There’s no better place than the InfoComm Show to have face-to-face and lean way-in conversations with individuals from different backgrounds and disciplines. From AV and IT technology and project managers, to AV and IT consultants, designers and integrators, to product engineers and managers, PR folks to company presidents, there was a common theme of “change.” Perspectives varied. Opinions were fierce.
“Nothing wowed me at the show this year, but the show was amazing,” seemed to be a common sentiment, following InfoComm 2015. I have to admit this stunned me, especially in light of the sea change going on in the AV industry. If a manufacturer doesn’t roll out “the World’s first and largest,” or a higher than the human eye can detect resolution display, a new format war isn’t on the horizon, or a shiny, spinning object isn’t displayed (oh yes, drones were an attraction this year), then the masses walk away not being wowed. If you are among them, I ask, “Are you worried about your job?”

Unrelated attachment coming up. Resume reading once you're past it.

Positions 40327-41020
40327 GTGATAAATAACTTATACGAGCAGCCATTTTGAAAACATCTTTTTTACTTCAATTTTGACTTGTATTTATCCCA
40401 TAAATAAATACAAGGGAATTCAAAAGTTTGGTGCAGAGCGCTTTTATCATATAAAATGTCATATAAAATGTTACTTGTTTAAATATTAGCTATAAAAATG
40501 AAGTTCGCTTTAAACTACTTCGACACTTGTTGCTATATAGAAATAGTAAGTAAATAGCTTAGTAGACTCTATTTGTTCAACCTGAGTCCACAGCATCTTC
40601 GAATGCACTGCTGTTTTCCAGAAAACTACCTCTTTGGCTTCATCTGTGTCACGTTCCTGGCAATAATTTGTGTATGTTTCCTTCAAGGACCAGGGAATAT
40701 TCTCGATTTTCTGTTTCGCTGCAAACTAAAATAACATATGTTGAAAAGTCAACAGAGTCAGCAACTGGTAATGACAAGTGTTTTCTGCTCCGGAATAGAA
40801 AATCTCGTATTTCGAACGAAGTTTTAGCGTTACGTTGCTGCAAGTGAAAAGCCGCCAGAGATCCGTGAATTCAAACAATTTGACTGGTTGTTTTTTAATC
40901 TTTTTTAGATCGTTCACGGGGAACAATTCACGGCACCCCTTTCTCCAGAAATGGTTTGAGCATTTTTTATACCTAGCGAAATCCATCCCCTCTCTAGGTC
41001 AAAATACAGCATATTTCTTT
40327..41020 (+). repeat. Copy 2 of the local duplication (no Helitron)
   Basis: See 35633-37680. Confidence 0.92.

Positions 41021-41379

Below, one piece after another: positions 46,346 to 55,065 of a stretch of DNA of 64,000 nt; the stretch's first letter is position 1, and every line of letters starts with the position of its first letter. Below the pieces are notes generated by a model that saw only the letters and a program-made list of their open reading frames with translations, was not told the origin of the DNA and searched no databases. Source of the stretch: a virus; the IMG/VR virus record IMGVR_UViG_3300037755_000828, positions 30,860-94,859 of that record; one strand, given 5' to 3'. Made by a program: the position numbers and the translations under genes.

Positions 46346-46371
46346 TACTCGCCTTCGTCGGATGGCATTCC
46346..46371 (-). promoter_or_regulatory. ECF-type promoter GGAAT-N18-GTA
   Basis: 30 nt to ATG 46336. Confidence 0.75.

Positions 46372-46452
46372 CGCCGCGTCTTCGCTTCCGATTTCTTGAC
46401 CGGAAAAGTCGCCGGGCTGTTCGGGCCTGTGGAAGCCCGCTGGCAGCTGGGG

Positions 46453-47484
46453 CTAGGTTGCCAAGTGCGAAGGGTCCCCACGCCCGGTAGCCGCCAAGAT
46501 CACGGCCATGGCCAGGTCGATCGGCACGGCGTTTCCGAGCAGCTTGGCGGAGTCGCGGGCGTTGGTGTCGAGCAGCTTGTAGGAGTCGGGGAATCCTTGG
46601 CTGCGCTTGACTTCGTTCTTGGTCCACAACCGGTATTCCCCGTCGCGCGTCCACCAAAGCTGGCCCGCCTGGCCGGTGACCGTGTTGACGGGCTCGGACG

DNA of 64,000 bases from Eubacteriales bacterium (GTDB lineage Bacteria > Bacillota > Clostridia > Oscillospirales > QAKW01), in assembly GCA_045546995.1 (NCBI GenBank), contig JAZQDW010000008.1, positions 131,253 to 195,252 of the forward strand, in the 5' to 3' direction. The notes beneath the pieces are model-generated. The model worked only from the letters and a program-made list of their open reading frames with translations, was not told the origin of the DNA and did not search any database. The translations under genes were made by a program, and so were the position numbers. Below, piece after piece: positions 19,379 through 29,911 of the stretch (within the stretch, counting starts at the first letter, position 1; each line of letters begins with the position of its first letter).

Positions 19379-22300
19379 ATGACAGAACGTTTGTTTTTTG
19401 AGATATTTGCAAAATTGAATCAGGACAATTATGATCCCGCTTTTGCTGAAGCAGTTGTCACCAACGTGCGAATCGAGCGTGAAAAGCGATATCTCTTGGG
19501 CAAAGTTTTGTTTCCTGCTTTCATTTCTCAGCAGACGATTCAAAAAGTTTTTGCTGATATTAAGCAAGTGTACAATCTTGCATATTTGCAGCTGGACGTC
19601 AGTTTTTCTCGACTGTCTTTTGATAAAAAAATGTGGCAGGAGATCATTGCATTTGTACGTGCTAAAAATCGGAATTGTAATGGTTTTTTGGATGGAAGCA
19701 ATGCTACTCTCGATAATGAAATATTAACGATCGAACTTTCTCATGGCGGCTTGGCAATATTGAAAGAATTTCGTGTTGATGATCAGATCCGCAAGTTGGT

Yes, InfoComm 2015 was amazing. The largest to date, with 39,105 attendees and 515,000 square feet of exhibit and event space. As usual, the whole InfoComm team put on an outstanding show. However, I would suggest to those whom were not “wowed” that maybe they should have been spending their time in the days leading up to the show as well as during the show in some of the myriad education and training sessions. The devil does not hide in the details; it’s the details you don’t know.